Cracks In The Foundation: Why American Evangelical Christianity Soured

July 13, 2019

Culture, Ethics

My name was lit up in lights last month with a 3,000-word article published on The Anxious Bench over at Patheos. I trace the devolution of American evangelical Christianity to the heart of the mid-twentieth century evangelical resurgence, supposedly before political partisans hijacked the movement. In fact, the partisans were already there, paving the way for Jerry Falwell, James Dobson, and Pat Robertson. 

Below are the first few paragraphs. Find the tell-all story here.

 

It’s time for evangelical myth busting.

I say that as the not-so-secret secret unravels: White American Evangelical Christianity has plunged into a theological, spiritual, and moral abyss. Many claiming the evangelical label laud an obviously decadent president while jettisoning the movement’s time-honored convictions: Lifeway Research found that majorities believe the Holy Spirit is an impersonal force, that Jesus was a created being, and that family worship is an acceptable swap for regular church attendance.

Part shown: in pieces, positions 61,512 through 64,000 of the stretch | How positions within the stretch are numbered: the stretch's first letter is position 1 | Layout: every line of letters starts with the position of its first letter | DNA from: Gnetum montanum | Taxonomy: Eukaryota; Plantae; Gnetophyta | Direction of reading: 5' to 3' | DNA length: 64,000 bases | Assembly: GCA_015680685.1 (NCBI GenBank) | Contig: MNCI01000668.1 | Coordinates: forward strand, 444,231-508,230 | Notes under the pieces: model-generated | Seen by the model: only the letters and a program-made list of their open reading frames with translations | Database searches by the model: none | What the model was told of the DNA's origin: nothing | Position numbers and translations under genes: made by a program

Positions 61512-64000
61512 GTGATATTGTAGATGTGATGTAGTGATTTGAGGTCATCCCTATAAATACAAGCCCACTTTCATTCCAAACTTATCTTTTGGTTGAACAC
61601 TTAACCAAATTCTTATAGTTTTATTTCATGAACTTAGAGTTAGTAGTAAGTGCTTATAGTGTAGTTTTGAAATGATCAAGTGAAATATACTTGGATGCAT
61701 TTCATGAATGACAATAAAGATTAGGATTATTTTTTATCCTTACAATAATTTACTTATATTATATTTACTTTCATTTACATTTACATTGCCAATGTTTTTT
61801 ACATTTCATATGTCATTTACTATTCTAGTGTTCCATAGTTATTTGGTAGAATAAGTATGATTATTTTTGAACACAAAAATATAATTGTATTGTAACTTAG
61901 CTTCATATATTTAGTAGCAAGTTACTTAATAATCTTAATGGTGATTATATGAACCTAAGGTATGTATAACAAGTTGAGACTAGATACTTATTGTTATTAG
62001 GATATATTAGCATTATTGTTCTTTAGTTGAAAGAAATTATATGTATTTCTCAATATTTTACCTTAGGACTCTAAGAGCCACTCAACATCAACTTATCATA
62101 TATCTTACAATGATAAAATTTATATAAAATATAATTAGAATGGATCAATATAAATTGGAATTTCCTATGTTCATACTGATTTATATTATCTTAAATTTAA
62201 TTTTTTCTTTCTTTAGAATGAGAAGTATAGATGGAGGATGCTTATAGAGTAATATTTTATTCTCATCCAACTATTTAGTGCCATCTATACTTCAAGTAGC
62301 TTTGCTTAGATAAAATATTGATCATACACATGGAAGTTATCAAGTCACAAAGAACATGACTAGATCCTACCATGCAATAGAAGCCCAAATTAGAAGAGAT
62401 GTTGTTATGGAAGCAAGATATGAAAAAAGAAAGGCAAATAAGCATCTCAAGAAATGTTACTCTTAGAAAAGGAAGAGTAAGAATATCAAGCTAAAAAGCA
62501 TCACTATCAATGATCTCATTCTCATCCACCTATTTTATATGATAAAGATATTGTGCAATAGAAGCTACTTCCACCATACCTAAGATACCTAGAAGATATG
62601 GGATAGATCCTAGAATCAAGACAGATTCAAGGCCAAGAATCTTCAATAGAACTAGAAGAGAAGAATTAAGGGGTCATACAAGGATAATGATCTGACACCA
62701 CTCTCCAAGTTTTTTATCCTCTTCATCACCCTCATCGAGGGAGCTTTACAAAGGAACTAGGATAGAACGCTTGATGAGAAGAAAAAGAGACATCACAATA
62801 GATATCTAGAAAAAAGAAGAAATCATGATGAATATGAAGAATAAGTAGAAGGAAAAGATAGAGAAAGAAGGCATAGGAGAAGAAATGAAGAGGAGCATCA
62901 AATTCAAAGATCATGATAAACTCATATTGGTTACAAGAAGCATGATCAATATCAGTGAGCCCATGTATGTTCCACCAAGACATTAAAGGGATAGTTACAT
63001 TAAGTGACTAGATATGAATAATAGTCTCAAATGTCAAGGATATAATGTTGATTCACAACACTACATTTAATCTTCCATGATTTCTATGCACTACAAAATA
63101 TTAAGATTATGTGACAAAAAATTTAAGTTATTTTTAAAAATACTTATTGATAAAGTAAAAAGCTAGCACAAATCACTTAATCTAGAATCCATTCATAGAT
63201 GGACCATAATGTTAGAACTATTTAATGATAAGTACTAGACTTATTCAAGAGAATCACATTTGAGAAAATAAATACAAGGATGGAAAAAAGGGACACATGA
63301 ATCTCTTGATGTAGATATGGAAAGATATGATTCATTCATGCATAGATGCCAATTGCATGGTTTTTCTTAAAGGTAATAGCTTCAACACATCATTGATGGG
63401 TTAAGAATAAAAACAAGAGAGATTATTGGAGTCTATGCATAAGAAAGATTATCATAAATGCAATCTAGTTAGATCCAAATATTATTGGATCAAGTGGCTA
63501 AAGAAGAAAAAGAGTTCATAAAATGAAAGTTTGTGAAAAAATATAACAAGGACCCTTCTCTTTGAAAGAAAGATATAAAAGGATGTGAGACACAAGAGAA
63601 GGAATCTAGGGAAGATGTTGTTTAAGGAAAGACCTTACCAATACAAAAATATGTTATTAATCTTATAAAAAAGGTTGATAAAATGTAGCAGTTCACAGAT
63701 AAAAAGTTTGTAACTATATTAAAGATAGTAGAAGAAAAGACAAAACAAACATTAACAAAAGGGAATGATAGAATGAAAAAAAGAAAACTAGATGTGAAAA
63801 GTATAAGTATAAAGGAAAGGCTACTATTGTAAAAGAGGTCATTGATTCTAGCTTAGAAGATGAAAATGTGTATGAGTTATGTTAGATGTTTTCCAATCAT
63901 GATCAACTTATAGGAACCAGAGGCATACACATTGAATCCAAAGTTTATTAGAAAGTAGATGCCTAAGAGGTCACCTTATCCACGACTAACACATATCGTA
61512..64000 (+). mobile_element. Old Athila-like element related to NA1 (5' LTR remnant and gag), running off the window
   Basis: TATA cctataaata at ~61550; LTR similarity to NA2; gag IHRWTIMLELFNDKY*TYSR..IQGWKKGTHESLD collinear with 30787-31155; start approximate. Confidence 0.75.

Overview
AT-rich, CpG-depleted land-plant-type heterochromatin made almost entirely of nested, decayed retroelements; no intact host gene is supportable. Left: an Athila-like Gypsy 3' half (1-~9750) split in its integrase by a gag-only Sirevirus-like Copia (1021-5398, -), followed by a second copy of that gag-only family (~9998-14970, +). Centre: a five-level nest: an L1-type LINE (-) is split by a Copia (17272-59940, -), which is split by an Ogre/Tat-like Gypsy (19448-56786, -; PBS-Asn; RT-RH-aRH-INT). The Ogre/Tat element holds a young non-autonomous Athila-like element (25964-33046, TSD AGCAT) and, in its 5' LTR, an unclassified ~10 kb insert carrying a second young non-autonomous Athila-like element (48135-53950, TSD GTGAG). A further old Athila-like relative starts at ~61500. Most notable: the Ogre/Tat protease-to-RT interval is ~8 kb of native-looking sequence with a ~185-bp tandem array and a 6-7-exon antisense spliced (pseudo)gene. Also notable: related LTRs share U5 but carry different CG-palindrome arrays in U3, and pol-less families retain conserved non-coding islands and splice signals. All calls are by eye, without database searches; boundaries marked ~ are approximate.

So much for that ol’ time religion.

Two questions hover over discussions among the movement’s thinkers and academics: What went wrong and what’s the remedy? An inevitable third question flows from the second: Should we fight to preserve the evangelical tag (for which Richard Mouw compellingly argues in Restless Faith: Holding Evangelical Beliefs in a World of Contested Labels), or must we abandon it as too sullied? Perhaps a frustrated Russell Moore was right in 2016: “In many ways the word itself is at the moment subverting the gospel of Jesus Christ.”

Cracks In The Foundation: Why American Evangelical Christianity Soured

About Charles Redfern

Charles Redfern is a writer, activist, and clergyman living in Connecticut with his wife and family. He's currently writing two books, with more in his head.

View all posts by Charles Redfern

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